PYRAMID LAKE: Joe Mendes at Eagle Eye Charters reported good action for cutthroats on the north end of the lake in Fox Bay. Four clients landed 28 fish this past Friday, and two anglers fought 34 fish to the boat on Saturday. The cutts all ran 17 to 24 inches and were caught trolling 17 to 21 feet deep over 25 to 35 feet of water on frog and purple/chartreuse Flatfish.
RED LAKE: Tahoe Fly Fishing Outfitters reported good action on brookies and cutthroats averaging 10 to 12 inches with a few good fish, 16 to 17 inches, on Power Bait, small chunks of worm, and jigged 1/4-ounce Kastmaster spoons. There were a couple feet of new snow on the ice.
SILVER LAKE: The lake is at 8-percent capacity. Ice fishing only fair with a few rainbows, and the occasional mack taken.
STAMPEDE RESERVOIR: The lake is holding at 88-percent capacity. With a couple of feet of new snow this past week, the lake was 4-wheel drive accessible only and not safe for boat launching. Shore fishing at the dam and in the Sagehen arm could produce some rainbows or a small mack for lure casters and bait fishermen.
TOPAZ LAKE: Linda Fields at Topaz Landing Marina reported good action for trollers running black/gold, perch, and rainbow trout CD Rapalas 20 feet deep on the SW side of the lake. The rainbows were averaging 13 to 15 inches.
TRUCKEE RIVER: Tahoe Fly Fishing Outfitters reported slower action on the river through Reno and below due to heavier flows caused by the melting of snow from the storm this past week. Baetis, BWO, golden stone, and skwala patterns were still working for fish up to 22 inches. Mountain Hardware and Sports reported slower action this past week due to melting snow in the Glenshire and Hirshdale areas on skwala stones and blood midges.
UNION VALLEY RESERVOIR: The lake is at 56-percent capacity. Snowed in.
LAKE ALMANOR: Rainbow trout are on the bite and sizes are running from 16-inch planters up to 3 pounds. Try trolling a Pin Minnow, Rapala, Speedy Shiner or a Needlefish along the Peninsula from Rec. 2 to Bunell Point.
BAUM LAKE: Fishing continues to be consistently good here. The Fly Shop said this past week and angler stripped leeches in the deeper water north of the access and caught a 20-inch brown trout. Cloudy days can produce great dry fly fishing, so watch the weather.
PIT RIVER: According to The Fly Shop in Redding, fishing on the Pit has been great! Pro guide Kris Kennedy and brother Greg shared a very good report, saying the best bite happens when fishing wet flies, nymphs under heavy split shot.
LAKE SISKIYOU: According to SC Guide Service, the lake is fishing very well, with plenty of trout being caught been trolling Rapalas at the west end of the lake to 2 pounds.
SHASTA LAKE: Targeting the browns at the north end of the McCloud where trout up to 6 pounds are being caught in the top 25 feet using Rapalas and Apexs.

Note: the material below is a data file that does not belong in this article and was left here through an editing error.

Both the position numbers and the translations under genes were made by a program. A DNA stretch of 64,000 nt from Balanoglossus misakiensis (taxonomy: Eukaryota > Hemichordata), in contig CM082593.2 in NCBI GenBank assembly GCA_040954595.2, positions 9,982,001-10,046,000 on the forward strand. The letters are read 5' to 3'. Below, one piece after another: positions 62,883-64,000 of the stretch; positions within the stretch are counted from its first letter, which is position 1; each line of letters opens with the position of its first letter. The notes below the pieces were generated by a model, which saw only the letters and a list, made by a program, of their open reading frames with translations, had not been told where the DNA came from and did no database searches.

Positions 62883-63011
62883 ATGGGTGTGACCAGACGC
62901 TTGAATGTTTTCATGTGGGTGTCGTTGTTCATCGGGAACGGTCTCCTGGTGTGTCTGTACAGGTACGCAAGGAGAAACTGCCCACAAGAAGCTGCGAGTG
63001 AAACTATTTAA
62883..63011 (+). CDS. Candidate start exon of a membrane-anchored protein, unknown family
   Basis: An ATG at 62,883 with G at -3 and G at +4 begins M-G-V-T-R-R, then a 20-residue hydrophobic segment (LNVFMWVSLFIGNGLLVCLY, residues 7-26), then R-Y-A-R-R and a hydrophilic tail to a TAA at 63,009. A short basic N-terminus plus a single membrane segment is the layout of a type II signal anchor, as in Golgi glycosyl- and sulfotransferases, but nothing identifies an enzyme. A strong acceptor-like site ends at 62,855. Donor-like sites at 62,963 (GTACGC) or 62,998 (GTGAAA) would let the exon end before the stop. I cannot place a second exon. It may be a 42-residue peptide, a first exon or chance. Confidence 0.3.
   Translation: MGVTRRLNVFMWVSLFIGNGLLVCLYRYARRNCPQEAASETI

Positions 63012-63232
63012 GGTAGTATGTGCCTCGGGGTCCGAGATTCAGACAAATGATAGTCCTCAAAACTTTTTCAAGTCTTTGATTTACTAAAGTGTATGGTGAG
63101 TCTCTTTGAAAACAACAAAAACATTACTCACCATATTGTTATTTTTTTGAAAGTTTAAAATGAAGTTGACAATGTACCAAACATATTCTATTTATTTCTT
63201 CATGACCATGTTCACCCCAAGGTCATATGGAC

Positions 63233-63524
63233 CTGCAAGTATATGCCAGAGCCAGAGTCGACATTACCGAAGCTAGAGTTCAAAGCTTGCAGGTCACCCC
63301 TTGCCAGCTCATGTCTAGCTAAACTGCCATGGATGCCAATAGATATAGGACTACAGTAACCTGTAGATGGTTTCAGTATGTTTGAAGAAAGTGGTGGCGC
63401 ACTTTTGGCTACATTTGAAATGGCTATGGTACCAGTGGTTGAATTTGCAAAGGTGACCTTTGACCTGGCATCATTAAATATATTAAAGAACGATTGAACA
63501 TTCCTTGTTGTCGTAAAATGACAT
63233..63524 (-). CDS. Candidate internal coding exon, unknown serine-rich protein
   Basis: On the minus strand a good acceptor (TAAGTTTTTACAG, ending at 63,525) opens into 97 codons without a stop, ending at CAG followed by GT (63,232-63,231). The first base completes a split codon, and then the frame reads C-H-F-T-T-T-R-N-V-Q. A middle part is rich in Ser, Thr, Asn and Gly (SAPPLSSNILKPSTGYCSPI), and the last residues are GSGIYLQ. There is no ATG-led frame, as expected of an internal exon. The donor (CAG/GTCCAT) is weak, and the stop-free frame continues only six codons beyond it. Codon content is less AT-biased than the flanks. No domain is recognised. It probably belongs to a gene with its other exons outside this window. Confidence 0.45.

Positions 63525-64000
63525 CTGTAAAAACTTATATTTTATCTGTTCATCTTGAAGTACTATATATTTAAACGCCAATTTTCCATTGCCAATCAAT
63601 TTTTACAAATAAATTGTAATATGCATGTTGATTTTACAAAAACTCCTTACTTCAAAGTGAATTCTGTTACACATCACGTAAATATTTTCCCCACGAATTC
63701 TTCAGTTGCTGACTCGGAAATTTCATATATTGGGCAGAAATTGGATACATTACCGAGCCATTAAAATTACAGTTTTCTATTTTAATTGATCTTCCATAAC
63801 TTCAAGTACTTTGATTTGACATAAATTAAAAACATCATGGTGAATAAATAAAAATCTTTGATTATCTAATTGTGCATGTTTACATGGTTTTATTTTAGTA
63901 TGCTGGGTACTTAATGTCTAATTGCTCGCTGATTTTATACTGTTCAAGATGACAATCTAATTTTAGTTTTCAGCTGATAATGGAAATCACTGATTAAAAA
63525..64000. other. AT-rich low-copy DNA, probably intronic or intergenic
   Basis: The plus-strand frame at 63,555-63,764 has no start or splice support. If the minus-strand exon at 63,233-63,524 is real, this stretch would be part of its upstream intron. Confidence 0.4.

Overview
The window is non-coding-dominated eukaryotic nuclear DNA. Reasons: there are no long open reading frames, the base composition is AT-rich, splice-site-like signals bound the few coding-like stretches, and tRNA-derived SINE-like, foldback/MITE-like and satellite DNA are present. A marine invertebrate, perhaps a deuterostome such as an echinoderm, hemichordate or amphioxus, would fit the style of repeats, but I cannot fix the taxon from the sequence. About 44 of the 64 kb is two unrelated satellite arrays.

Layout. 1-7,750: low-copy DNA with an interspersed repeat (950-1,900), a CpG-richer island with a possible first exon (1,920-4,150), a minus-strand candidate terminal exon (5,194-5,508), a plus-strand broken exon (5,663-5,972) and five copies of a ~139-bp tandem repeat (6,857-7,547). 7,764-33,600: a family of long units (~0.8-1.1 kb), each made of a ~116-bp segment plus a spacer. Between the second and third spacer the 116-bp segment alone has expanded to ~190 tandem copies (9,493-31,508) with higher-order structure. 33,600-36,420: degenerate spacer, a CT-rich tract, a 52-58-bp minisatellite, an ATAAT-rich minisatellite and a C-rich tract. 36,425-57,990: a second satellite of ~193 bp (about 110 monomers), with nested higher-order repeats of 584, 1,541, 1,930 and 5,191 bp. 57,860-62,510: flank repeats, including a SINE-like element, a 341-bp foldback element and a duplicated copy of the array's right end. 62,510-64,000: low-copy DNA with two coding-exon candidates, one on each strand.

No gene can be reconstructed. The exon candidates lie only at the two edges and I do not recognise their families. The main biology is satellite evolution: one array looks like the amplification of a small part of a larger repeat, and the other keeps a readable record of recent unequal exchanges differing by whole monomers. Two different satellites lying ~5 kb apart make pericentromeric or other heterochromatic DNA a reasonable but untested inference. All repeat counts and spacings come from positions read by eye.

AMERICAN RIVER: Flows were up with the recent storm. Warmer weather will melt some of the new snow and keep the water temp low. Fishing reports were hard to find.
BULLARDS BAR: The lake is at 67-percent capacity. Emerald Cove Marina reported that trollers were picking up limits of 10-inch kokanee in the Garden Point/Moran Cove area on dodger/hoochies combos. Bass fishermen were out in good numbers but few reports were coming in: it's either real good, or real bad: no one's talking.
CAMP FAR WEST: North Shore Resort reported that the bass bite slowed down this week. Lots of boats were out on Saturday, but most complained about the poor bite. North Shore Resort will hold a team bass tournament on March 10-$40 pre-sign, $50 at event, $10 big fish: call 530-633-0803 for info.
COLLINS LAKE: An 1800-pound private plant was made early this past week: half 3 to 7 pounders and the rest 11- to 13-inch catchables. Shore action was good at the beach and dam with lots of limits coming in using Power Bait and worms. Trollers were doing well along the east side and at the dam running Rapalas and flasher or dodger/worm combos.
ENGLEBRIGHT RESERVOIR: The lake is at 90-percent capacity. Heavy fishing pressure: 40 to 50 boats per day- slowed the bite. Smaller fish were coming out of the marina, but bait drifters and trollers caught consistently larger trout to 2 1/2 pounds up lake from Keystone Cove to Buck's Beach, according to Dillon
Davis at Skippers Cove Marina.
HELL HOLE RESERVOIR: Last week's snow storm closed the road to the lake. Last report until the road is passable.
ROLLINS LAKE: The lake is at 95-percent capacity. Will Fish Tackle in Auburn reported that trollers were catching browns to 18 inches and rainbows, 12 to 14 inches. The browns were hitting a fast trolled F-9 Rapala in the early morning in the Bear River arm. The rainbows were caught trolling a Sling Blade/Needlefish combo run slowly in the bay below the Bear River inlet.
SCOTT'S FLAT LAKE: The lake is at 88-percent capacity. The latest report available said that trollers were doing best for rainbows while running flasher/worm combos from the Cascade Shores area down to the dam. A few fish were coming in for shore anglers working the point out from the marina with Power Bait.
SUGAR PINE RESERVOIR: The Foresthill Ranger Station reported that there were 4 to 5 inches of snow at the lake. The road to the lake is plowed by the county road department, but the road into the day-use facilities is not: 4-wheel drive is recommended.
STUMPY MEADOWS RESERVOIR: The Georgetown Ranger Station reported 8 to 10 inches of snow in the area, but the road should be passable with 4-wheel drive. Call 530-333-4312 for the latest road conditions. Trollers were doing well before the storm: Kalan Richards of El Dorado Hills picked up 14 rainbows to 16 inches trolling F-9 Rapalas and Sling Blade/Wedding Ring combos.
THERMOLITO AFTERBAY: The lake was at 130.2-foot elevation at press time: 60-percent capacity. Water level was back up into the tules, but the water temp was still low. Warmer weather should improve the fishing.
-- Western Outdoor News